Rhode Island Supreme Court Justice Maureen Keough advised the town that St. Croix was within his rights to continue a gravel operation at his property under the Right to Farm Act, and that his claimed plan to create a horse farm was “valid and permissible.”

Town Council President Denise DeFranco said the town was at a standstill, and that it made the best decision under the circumstances.

Terms of consent, mandated by the court, include the stipulations that St. Croix can remove gravel Monday through Friday, and continue stone-crushing operations within a certain decibel level, and must be completed in a two-year timeframe.

St. Croix also may only work on 10-acre parcels of the property at a time, completing the build into a hayfield or grazing field before starting the next plot.

Also, within six months after the two-year deadline, the stables must be filled to at-least one-third capacity, or five horses.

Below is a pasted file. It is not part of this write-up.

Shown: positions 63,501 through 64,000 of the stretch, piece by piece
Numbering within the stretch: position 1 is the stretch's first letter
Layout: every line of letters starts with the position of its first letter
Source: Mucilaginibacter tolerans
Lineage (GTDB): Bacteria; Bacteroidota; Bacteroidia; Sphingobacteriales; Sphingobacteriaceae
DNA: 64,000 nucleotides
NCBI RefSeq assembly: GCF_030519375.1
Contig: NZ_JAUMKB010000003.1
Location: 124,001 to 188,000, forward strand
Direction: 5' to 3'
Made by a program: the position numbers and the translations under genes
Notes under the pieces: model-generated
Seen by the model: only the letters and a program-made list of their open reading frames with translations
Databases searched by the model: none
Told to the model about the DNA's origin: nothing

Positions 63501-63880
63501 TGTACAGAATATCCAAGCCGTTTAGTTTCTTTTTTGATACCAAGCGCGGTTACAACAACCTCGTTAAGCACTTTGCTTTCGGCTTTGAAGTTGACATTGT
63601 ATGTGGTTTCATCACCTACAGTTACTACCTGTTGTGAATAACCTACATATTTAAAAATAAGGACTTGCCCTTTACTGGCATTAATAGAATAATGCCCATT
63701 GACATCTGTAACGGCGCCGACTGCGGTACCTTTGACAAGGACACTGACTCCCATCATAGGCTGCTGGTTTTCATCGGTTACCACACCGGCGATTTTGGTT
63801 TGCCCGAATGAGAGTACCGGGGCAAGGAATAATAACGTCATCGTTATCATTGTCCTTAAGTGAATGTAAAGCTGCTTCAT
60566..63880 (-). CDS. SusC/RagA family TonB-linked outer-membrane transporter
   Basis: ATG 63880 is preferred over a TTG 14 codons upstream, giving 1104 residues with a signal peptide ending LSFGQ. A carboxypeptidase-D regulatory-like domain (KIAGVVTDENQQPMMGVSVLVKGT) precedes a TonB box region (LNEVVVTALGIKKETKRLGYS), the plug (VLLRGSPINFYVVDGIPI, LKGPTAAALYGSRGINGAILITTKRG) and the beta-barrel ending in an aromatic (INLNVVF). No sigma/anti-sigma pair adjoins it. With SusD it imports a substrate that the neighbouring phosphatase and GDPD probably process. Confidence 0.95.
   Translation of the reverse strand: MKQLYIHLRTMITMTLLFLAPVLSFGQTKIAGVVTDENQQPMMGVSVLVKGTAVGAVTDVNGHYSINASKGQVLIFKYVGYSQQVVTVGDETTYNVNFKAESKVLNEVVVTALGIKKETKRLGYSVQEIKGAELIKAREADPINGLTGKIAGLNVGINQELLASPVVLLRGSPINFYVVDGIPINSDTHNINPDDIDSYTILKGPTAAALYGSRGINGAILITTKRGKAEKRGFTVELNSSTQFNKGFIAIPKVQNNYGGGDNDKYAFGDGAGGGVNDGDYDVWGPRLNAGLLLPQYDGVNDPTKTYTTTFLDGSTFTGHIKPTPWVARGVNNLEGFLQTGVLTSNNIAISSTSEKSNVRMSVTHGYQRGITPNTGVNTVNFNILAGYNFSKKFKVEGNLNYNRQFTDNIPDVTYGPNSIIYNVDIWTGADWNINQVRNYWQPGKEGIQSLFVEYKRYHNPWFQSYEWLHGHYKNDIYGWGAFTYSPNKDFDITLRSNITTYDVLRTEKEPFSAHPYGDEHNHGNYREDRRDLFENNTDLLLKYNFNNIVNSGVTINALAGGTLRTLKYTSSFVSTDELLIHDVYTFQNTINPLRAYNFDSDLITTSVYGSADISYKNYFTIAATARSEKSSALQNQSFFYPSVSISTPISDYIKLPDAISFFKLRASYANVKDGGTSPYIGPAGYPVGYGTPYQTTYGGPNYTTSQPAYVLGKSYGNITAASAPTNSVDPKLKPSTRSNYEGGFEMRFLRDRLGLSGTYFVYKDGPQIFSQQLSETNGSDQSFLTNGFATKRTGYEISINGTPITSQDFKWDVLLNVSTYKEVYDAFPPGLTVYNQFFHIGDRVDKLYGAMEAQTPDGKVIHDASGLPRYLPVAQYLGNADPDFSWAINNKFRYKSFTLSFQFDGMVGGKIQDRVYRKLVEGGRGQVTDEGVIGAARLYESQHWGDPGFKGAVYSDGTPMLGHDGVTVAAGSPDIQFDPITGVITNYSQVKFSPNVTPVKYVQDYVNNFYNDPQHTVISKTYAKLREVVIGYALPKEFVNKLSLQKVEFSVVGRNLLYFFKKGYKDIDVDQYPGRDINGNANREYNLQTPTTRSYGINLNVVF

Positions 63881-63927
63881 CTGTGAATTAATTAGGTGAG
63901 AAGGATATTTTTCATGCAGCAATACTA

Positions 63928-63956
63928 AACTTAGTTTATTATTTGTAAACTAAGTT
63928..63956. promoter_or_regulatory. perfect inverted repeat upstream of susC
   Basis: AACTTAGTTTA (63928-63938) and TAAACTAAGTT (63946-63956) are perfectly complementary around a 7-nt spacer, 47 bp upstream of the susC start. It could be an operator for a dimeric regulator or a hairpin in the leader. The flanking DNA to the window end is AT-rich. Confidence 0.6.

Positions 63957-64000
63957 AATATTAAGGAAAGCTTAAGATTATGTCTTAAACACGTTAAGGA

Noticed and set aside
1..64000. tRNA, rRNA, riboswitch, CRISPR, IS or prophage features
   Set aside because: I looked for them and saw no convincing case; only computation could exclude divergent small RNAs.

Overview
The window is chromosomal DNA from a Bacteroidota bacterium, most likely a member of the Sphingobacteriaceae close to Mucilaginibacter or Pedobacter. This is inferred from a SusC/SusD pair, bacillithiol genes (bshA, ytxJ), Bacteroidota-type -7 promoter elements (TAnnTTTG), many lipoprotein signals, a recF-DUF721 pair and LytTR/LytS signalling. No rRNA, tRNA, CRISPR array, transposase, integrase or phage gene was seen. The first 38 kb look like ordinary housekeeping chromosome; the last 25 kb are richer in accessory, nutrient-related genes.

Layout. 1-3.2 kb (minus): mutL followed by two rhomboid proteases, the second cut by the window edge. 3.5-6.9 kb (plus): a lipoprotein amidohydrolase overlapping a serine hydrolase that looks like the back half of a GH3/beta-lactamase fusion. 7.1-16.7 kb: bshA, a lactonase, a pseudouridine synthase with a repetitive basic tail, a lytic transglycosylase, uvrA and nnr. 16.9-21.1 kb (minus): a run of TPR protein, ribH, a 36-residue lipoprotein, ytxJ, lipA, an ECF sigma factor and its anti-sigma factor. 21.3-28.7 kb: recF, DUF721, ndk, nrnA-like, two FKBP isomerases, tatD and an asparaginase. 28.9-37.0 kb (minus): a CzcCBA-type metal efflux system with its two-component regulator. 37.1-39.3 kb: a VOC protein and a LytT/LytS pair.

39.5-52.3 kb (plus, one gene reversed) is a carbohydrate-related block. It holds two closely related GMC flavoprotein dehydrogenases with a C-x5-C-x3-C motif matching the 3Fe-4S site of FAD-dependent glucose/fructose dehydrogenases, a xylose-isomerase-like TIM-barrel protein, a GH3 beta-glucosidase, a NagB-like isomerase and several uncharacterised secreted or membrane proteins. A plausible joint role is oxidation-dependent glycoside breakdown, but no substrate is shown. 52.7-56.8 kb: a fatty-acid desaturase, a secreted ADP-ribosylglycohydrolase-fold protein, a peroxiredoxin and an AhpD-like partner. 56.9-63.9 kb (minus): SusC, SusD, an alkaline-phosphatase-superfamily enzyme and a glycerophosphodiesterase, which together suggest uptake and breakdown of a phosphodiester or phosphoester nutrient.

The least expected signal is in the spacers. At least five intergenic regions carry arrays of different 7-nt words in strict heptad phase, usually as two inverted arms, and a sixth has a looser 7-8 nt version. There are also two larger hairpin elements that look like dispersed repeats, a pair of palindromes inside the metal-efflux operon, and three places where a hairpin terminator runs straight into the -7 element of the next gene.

End in sight for power 
plant hearings?

Across the border in Burrillville, the debate over Invenergy’s proposed gas and oil-burning power plant slogged into its fourth year.

While a decision is not expected until mid-spring, 2019, the past year brought several victories for the northern Rhode Island residents and officials who have fought the proposal since 2015.

In September, ISO New England, the nonprofit responsible for overseeing the regional energy market, requested permission to cancel a capacity supply obligation contract with Invenergy that had been seen as an essential piece of the company’s argument that it would bring needed energy to the region. In November, the Federal Energy Regulatory Commission confirmed that decision, giving opponents hope the EFSB would look favorably on their argument that the plant is unnecessary and would cause environmental harm.